Herbal Mutton Soup | KitchenTigress

Herbal Mutton Soup

 
My mother never cooked mutton, lamb, or goat anything. Hence, my knowledge of cooking anything that goes "Meh-eh-heh!" or "Baa-aaa!" is pretty paltry. I learn on the job, which is a fun way of learning.
I cooked some lamb chops once. Said chops were marinated with pineapple juice, fresh rosemary and salt, then pan-fried till medium-rare. The chops were delicious but they had bones which were curved. I couldn't brown the curved part which had no contact with the pan.

Lamb chops served in restaurants are brown all over. They are probably seared with a blowtorch?

My second encounter with mutton, lamb or goat anything at home was goat milk. I bought two bottles because some TV program said goat milk was nicer than cow milk. Hah! Don't believe anything you see on TV!

The first mouthful was indeed rich and milky but it was only for a few nanoseconds. The aftertaste hit me in the face with the unmistakable stench that only goats and sheep are capable of.

Eeeeeew!

What to do with two big bottles of goat milk less one mouthful?

I made some yogurt with the milk, thinking the sourness might disguise the goaty smell.

Big mistake!

Not only was the stench not lessened by the fermentation, it actually became more concentrated. Double EEEEEW!

Last resort: I heated up the remaining milk, poured the whole lot in a plastic basin, and plonked my feet in it!
As my weary feet luxuriated in (Cleopatra) style, I could hear a goat mama sobbing, "You rob me of my milk for this?!"

I hung my head in shame, but . . . . 

Hey, my feet are silky smooth!

My third attempt was herbal mutton soup. And it was third time lucky. The soup was deliciously meaty and full-bodied. I felt full of energy after drinking it!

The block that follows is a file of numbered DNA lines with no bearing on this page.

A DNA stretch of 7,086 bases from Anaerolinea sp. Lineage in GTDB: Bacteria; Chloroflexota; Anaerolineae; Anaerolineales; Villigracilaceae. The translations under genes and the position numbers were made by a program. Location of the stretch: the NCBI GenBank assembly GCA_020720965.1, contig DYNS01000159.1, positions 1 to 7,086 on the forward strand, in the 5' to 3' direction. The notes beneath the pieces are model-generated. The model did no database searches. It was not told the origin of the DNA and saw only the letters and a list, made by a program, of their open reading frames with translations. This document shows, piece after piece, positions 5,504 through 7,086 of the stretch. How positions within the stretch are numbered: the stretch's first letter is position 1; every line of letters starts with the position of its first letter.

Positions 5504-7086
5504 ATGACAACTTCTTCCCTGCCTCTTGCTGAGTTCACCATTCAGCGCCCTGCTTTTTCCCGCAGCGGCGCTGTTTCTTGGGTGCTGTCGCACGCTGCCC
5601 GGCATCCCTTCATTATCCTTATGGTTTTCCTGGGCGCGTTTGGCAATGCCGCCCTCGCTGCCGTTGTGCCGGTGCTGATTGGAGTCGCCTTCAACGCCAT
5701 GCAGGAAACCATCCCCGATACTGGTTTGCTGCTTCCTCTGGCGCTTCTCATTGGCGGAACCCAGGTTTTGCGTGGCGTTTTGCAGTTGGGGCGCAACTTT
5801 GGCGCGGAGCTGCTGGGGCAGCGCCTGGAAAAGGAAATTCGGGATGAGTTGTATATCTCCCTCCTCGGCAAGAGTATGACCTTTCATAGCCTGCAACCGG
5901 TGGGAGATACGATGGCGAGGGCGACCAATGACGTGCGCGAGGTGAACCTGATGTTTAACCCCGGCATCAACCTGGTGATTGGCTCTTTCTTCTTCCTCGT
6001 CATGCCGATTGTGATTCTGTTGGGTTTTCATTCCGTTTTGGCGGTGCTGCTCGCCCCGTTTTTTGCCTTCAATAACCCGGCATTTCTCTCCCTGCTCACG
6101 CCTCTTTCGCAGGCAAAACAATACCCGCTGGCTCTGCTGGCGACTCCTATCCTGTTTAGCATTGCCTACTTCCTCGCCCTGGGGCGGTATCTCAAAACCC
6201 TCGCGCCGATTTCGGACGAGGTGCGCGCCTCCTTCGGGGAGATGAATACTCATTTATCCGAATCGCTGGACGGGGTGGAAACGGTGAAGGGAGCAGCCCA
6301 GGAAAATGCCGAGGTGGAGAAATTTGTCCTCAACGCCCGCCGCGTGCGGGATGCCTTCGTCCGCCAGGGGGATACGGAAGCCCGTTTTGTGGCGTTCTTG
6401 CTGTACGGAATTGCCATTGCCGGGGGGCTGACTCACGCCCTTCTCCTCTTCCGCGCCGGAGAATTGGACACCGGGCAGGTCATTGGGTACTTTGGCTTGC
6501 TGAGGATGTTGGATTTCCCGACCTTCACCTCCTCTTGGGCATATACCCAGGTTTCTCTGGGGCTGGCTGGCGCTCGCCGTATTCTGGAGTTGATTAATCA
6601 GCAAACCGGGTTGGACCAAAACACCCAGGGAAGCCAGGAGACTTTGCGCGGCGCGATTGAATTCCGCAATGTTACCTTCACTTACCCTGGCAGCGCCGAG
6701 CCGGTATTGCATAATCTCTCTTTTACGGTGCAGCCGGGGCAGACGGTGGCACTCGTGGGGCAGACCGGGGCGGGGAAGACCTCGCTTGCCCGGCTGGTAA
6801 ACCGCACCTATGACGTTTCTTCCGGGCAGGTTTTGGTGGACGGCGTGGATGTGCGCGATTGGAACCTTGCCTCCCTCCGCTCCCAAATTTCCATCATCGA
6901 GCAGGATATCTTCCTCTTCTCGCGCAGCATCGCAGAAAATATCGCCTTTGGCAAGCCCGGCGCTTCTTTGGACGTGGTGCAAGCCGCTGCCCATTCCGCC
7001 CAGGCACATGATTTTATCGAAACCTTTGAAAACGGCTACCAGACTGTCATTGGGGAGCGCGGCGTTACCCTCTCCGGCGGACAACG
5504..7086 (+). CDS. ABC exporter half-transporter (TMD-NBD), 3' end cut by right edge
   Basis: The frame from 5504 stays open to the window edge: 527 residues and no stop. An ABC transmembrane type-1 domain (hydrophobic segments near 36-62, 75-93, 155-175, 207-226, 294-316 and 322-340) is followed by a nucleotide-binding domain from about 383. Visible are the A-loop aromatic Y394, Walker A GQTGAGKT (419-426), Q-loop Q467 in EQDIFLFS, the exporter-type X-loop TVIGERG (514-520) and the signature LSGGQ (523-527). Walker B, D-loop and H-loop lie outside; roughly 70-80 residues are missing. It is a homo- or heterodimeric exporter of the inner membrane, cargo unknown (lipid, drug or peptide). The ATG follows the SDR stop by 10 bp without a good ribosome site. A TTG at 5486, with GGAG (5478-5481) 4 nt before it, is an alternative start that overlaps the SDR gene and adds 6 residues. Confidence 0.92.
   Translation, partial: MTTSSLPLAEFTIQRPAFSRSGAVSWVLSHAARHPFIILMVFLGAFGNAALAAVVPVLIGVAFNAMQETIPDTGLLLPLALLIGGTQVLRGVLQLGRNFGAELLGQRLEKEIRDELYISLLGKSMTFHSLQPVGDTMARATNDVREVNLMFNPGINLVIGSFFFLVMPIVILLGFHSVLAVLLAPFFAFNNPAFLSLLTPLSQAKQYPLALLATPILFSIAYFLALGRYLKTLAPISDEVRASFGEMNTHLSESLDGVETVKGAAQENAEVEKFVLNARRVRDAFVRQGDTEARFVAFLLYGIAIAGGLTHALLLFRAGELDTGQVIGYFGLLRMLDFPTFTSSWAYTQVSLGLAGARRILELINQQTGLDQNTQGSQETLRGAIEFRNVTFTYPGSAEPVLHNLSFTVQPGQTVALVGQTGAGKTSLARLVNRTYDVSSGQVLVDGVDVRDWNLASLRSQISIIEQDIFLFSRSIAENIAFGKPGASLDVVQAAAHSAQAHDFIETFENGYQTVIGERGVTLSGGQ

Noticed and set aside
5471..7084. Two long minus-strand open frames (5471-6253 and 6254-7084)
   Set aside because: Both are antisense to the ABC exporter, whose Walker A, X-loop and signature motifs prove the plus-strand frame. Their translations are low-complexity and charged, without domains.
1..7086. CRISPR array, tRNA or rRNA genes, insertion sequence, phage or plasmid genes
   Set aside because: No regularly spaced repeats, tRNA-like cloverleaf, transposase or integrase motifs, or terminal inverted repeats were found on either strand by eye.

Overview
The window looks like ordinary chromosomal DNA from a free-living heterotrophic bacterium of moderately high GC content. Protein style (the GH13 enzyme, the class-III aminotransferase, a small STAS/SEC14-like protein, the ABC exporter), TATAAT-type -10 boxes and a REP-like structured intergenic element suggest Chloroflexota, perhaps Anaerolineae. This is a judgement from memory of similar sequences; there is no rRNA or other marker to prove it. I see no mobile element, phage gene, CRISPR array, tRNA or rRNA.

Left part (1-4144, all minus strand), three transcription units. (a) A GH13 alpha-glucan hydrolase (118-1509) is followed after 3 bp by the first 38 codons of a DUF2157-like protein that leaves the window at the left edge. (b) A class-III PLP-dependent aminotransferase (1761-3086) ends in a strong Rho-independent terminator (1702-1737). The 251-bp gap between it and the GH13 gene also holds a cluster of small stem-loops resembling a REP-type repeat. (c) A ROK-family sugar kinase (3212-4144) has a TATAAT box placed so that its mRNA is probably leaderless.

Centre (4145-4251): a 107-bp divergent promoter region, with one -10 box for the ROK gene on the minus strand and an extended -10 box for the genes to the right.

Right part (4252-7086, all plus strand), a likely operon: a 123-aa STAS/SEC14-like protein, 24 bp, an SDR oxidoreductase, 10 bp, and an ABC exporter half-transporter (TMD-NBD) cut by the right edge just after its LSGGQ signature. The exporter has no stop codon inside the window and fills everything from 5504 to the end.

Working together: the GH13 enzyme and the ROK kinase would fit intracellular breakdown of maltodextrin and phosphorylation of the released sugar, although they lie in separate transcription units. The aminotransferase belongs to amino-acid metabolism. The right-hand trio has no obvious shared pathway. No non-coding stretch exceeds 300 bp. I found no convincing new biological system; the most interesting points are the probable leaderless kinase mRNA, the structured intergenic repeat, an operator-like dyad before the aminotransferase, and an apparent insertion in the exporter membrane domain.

HERBAL MUTTON SOUP
(For 4 persons)

500 g fresh mutton (sheep or goat) ribs
15 Chinese dried red dates (红枣), seeds removed
20 g slices liquorice (甘草) (6 big slices)
20 g radix astragali (北芪) (6 big slices)
2 tbsp goji berries (枸杞, aka wolfberries)
10 g American ginseng beard (人参须)
salt to taste, about ⅛ tsp
1 tbsp roughly chopped Chinese parsley
1 tbsp julienned ginger
ground white pepper, to taste

🐑Some mutton smells; some doesn't. The key to a good soup is fresh meat that's clean tasting.

1. Trim membranes and excess fat from ribs. Chop into chunky pieces. Blanch in boiling water and rinse thoroughly. Simmer gently with 红枣, 甘草and 北芪 in enough water to cover by about 2 inches.

2. After 1 hour, add 人参须 and 枸杞. Bring back to a boil and simmer gently for another 30-45 minutes. Ribs should be soft and tender when done, with enough soup to cover by ½ inch or so. Increase heat or top up with a bit more water as necessary.

3. Remove and discard 甘草, 人参须 and 北芪. Season soup with salt. Transfer to serving bowls. Sprinkle with Chinese parsley, ginger and pepper. Serve immediately.

🐐Don't simmer the 人参须 and 枸杞 for more than 1 hour. Overcooked ginseng beard tastes 苦 instead of 甘, i.e. the herbal bitterness is flat and unpleasant. Overcooked goji berries may turn sour.